Questions tagged [colloquial-language]

for questions about colloquial language. Colloquial language, colloquial dialect, or informal language is a variety of language commonly employed in conversation or other communication in informal situations.

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11 votes
7 answers

Which version is correct and normally used, "between you and me" or "between you and I"?

I was listening to the song Superman by Eminem. I've listened it before many times but from the time I've started learning English grammar I am getting confused while reading or listening English. ...
user31782's user avatar
  • 1,733
2 votes
1 answer

Differences between Going to and Will in Informal and Formal English

In formal English (or written English), I'm super sure that the Be going to and Will rules are "respected". (Correct me if I'm wrong) For example, probably in formal English, they probably use "Going ...
Jason O'Neil's user avatar
41 votes
5 answers

What does "Nailed it" mean?

I came across a few combinations of 'nailed it' or 'nailed down' in various contexts. According to the blog-posts, it seems to be widespread on the internet. However, I have never heard these ...
Bálint Pap's user avatar
  • 1,122
10 votes
2 answers

When to use "easy" over "easily" as an adverb?

It's my understanding that "easily" is the regular adverb for "easy", e.g. "He makes friends easily". But in some collocations one still uses "easy", e.g. "Take it easy", "Rest easy" or "Slow down ...
Gunnar's user avatar
  • 211
9 votes
7 answers

Can "me" be a subject?

Me and my friend, Tim, are gonna predict the winners of the next dancing with the stars! I found this sentence from a book. I wonder why we don’t use “I and my friend” since I think it must be the ...
nkm's user avatar
  • 2,463
7 votes
3 answers

Meaning of "you'd of thought"

I am reading The great Gatsby and there is one part that says: I had a woman up here last week to look at my feet, and when she gave me the bill you'd of thought she had my appendicitis out. I ...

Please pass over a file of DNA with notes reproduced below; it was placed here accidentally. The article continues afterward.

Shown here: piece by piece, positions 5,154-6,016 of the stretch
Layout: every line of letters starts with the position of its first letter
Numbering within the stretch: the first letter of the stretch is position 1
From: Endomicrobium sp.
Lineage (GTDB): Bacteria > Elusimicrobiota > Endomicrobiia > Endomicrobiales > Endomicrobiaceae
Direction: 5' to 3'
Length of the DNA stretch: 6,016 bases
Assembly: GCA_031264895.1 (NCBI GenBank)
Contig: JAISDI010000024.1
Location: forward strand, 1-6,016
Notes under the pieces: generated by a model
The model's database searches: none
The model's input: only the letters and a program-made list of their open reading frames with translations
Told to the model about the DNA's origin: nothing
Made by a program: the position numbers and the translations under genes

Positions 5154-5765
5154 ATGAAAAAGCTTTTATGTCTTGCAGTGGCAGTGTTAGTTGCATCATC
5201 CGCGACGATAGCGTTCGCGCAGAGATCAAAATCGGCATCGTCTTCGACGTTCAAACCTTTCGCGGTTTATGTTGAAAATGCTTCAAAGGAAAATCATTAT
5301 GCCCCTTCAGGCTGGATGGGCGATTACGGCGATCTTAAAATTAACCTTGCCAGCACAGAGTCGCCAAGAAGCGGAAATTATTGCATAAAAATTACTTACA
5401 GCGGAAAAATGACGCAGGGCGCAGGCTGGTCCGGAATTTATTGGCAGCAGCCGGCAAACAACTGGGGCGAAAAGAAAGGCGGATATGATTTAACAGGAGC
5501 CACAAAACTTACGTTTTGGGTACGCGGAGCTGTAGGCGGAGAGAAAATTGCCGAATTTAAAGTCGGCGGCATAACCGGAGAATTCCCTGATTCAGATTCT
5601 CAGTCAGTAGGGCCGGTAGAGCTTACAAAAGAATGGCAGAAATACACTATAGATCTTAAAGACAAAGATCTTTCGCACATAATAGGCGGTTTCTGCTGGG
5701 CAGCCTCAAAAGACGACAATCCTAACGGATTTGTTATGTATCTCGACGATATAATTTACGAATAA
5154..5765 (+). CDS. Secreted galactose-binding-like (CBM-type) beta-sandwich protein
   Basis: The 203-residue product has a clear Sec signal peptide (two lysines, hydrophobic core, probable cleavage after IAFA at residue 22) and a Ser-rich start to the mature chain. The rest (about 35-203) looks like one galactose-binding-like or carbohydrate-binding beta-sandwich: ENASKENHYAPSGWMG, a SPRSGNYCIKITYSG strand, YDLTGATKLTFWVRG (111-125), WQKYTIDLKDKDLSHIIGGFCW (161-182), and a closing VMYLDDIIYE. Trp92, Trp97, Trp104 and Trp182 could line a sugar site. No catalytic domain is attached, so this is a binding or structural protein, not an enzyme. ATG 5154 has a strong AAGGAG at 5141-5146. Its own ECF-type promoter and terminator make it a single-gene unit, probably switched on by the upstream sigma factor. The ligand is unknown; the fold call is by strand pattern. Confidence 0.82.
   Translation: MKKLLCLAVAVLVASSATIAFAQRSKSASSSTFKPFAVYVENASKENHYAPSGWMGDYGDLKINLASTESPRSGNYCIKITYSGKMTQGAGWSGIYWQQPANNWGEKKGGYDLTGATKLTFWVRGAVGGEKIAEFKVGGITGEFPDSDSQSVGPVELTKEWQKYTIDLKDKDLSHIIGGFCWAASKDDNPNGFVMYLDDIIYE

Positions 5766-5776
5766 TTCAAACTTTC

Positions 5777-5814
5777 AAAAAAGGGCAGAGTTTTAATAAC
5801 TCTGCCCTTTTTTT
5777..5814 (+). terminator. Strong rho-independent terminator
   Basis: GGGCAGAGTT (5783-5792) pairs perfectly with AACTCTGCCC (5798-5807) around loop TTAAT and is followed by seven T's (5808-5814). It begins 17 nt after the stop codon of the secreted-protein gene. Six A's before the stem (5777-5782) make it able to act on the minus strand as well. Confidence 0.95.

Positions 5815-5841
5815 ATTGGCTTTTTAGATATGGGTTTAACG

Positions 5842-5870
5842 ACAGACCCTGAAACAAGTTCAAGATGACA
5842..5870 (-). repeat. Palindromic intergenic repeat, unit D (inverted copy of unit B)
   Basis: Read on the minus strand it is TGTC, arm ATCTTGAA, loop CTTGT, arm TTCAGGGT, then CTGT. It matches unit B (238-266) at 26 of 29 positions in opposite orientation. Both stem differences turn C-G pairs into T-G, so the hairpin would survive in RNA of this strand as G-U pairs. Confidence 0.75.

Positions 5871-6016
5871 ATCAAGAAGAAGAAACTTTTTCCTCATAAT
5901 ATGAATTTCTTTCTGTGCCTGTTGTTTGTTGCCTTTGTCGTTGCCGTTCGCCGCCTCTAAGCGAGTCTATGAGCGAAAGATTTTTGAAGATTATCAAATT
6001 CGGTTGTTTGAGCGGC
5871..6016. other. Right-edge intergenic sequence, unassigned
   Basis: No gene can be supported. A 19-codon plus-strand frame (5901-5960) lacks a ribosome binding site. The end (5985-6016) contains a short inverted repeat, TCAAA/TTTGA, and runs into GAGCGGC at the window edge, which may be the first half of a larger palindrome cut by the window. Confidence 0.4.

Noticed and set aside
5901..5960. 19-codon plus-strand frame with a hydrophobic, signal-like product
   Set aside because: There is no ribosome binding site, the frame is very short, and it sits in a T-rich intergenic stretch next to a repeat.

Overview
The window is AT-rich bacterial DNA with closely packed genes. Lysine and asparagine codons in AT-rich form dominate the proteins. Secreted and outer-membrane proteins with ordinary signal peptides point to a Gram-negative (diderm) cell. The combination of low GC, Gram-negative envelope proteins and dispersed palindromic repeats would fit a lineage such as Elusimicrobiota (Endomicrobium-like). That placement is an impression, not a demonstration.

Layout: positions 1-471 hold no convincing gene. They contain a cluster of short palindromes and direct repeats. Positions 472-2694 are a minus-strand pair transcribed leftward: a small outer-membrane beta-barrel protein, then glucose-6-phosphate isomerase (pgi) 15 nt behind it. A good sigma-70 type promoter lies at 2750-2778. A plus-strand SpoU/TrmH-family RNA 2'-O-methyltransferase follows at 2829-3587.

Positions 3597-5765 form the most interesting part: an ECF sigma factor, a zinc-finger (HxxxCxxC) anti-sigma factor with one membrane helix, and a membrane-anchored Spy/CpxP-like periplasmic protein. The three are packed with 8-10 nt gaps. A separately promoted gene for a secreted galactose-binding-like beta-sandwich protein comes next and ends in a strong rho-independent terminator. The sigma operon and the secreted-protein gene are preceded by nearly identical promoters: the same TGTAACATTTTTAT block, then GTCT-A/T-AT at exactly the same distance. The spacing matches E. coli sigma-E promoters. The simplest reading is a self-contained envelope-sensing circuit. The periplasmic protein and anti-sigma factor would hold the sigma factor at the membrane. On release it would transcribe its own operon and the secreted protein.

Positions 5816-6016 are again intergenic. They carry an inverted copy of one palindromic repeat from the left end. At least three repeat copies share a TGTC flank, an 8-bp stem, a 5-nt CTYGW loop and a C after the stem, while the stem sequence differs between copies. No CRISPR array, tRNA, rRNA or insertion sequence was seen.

Victor Castillo Torres's user avatar
1 vote
2 answers

I didn't do nothing or anything

Usually when I want to deny something I will say I didn't do anything However, lately I watched some movies in which the people sometimes said I didn't do nothing They use no instead of any, like ...
Ives's user avatar
  • 319
1 vote
1 answer

A cry boy / A crying boy

You are a cry boy now. You are a crying boy now. What does the each sentence mean? When would you choose each form to mean what?
Joe Kim's user avatar
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0 votes
1 answer

Is the sentence 'Tom said he hadn't got any money' reported speech from 'Tom said, "I haven't got any money"'?

I came across this pair of sentences in 'Cambridge English Preliminary for Schools Trainer' by Sue Elliott and Liz Gallivan CUP 2012: Tom said he hadn't got any money. Tom said, 'I haven't got any ...
Yukatan's user avatar
  • 1,276
5 votes
5 answers

Is it alright to say good afternoon Sirs and Madams in a panel interview?

I will be attending a panel interview (with two men and two women). I don't know their names. I want to be more polite, but I am not sure whether it is alright to say Good afternoon, sirs and ...
kitty's user avatar
  • 5,595
3 votes
1 answer

"She would of been a good woman"

"She would of been a good woman," The Misfit said, "if it had been somebody there to shoot her every minute of her life." Source: A Good Man is Hard to Find by Flannery O'Connor ...
bart-leby's user avatar
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2 votes
2 answers

Why do so many people say "equals to" in maths?

It seems to be common to hear x = 3 sin(α) pronounced as x equals to three sine alpha I would read x = 3 sin(α) as "x equals three ...", and I believe this to be the correct pronunciation ...
theonlygusti's user avatar
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2 votes
1 answer

Is that any expression in English for "not too sweet tea"?

Is that any expression in English for not too sweet tea? Here, we normally say it is as sweet as guava, which means the taste of tea is just half sweet, because the amount of sugar is reduced.
Student's user avatar
  • 1,659
0 votes
2 answers

As a student, how do I answer "do you have any questions"?

Consider this conversation in an online classroom Teacher: "do you have any questions in this section?" Student: "No" Is the answer a little bit impolite? How about this one? Student: "No ...
PutBere's user avatar
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